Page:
Berlin – On July 12, EU foreign ministers agreed on a new version of the connectivity strategy that was decided in 2018 yet never properly implemented. The strategy aims to finally breathe life into the idea of a globally connected Europe, and drive forward the implementing EU institutions. By the spring of 2022, concrete proposals are to be drawn up on how the European Union can counter China’s aspirations for greater global influence.
The key question is whether the relaunch of the strategy will also be accompanied by a change in thinking on the part of the politicians who intend to implement it. The need for this is particularly evident in Africa, where the strategies of Europe and China could not be more different. Beijing sees Africa not as a continent of problems, but as one of opportunities, and acts accordingly. It is investing enormous sums there – without any concerns that even one African refugee will ever reach China. The perception of German and European politicians, however, is still too clouded by concept of Africa as a continent of crisis. Between 1960 and 2004, 600 billion dollars of Western development aid flowed to the continent without any critical self-reflection as to whether this led to sustainable value creation or to improvements in the circumstances of the people there. European donor countries still place too much focus on improving social infrastructure. Unfortunately, this has led neither to many new jobs nor to a noticeable improvement in local value creation. These are precisely the factors that play a very important role in China’s Africa strategy, which is why the country seems to be successful on the continent.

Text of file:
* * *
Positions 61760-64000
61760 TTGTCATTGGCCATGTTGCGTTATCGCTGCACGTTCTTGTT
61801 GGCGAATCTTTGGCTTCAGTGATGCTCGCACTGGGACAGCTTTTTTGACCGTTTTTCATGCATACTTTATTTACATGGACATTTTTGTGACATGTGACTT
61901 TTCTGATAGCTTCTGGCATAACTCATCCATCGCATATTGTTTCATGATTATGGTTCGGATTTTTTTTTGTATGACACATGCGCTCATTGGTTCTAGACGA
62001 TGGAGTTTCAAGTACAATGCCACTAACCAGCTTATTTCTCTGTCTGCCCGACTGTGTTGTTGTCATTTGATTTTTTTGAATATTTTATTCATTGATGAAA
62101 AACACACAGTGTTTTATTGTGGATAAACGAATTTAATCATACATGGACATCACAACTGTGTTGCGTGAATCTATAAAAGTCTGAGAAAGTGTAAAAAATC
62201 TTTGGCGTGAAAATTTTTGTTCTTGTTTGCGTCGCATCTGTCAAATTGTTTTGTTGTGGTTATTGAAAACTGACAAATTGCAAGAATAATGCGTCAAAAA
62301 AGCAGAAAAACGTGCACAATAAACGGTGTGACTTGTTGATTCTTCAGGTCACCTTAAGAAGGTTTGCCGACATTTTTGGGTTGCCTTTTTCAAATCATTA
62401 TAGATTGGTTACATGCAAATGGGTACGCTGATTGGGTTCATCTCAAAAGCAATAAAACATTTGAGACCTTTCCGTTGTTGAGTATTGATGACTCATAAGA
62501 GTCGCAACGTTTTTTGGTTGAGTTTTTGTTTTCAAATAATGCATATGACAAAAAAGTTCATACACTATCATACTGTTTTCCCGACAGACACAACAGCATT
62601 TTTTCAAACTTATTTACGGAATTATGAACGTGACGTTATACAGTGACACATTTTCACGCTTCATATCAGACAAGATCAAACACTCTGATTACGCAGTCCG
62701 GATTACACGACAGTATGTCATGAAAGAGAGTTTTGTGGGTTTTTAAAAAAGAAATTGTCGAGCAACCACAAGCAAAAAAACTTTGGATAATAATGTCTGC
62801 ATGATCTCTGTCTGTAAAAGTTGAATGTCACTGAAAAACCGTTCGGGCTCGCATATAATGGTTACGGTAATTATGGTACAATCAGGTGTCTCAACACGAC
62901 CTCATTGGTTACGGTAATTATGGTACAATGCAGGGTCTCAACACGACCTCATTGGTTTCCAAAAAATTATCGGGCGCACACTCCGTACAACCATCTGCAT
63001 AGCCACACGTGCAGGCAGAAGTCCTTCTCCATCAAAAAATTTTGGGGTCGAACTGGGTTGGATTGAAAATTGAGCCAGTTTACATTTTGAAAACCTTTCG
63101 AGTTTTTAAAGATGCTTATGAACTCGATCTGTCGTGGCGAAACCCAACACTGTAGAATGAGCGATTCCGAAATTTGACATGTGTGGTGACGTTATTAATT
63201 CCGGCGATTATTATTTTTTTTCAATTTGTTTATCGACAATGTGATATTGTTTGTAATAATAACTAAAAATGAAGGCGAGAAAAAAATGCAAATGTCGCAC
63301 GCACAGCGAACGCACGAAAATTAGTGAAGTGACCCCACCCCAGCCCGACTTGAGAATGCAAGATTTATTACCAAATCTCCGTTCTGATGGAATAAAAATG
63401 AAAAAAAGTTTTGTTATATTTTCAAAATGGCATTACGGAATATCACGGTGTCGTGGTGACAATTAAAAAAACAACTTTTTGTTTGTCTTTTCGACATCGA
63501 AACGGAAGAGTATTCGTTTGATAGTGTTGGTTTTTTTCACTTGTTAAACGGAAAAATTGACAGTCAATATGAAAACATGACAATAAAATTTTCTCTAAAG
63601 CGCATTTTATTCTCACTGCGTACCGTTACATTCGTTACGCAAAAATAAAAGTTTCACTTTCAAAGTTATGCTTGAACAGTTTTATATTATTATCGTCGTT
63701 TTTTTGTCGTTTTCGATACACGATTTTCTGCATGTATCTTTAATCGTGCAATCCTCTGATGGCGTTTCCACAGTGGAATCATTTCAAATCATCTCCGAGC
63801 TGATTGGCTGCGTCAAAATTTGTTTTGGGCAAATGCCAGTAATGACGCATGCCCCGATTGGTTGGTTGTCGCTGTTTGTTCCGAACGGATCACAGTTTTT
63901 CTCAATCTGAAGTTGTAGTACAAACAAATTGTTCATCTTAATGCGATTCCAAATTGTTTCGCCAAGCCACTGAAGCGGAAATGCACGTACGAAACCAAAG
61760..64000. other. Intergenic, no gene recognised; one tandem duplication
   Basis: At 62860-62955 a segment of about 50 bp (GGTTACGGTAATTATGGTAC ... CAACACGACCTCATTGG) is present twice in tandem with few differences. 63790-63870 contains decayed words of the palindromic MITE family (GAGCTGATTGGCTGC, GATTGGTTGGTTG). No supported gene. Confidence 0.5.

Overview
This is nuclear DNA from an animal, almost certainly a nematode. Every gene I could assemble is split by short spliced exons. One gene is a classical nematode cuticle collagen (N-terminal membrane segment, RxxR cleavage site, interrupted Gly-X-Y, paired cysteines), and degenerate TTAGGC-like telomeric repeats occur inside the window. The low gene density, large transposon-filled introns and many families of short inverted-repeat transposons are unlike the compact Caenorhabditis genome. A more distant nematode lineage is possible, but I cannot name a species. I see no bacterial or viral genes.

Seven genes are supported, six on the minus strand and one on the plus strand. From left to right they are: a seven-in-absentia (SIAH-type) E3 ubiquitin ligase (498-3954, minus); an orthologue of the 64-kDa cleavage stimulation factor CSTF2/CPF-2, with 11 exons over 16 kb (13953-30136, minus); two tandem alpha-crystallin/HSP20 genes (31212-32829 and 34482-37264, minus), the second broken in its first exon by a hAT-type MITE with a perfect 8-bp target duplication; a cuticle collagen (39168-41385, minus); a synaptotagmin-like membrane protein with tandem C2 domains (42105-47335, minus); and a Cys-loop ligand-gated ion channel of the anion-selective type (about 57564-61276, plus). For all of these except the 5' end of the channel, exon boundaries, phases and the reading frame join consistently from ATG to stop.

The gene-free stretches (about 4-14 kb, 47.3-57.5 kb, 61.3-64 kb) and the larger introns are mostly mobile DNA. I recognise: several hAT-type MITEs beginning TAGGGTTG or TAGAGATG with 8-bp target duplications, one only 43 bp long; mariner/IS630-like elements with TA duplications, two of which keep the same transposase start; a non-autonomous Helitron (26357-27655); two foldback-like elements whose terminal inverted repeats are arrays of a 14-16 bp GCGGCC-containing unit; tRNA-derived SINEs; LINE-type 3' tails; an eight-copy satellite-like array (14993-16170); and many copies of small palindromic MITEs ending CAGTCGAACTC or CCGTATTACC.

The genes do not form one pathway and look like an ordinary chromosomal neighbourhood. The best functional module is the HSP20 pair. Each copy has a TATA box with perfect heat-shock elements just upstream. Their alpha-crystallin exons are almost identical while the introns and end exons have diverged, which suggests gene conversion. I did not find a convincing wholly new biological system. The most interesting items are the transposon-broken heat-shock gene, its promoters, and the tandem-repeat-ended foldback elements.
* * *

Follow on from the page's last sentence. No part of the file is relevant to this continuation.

European Union plans to make use of the new connectivity strategy to closely link itself with other continents over thousands of kilometres can only succeed if investments in Africa play a prominent role. No other continent has a greater need for jobs created through the construction of new air, land, and sea transport links. The same applies to the development and expansion of digital networks, including both mobile and landline connections, as well as cable and satellite links. New energy networks, powerlines, and natural gas pipelines are also needed almost everywhere on our neighbouring continent.
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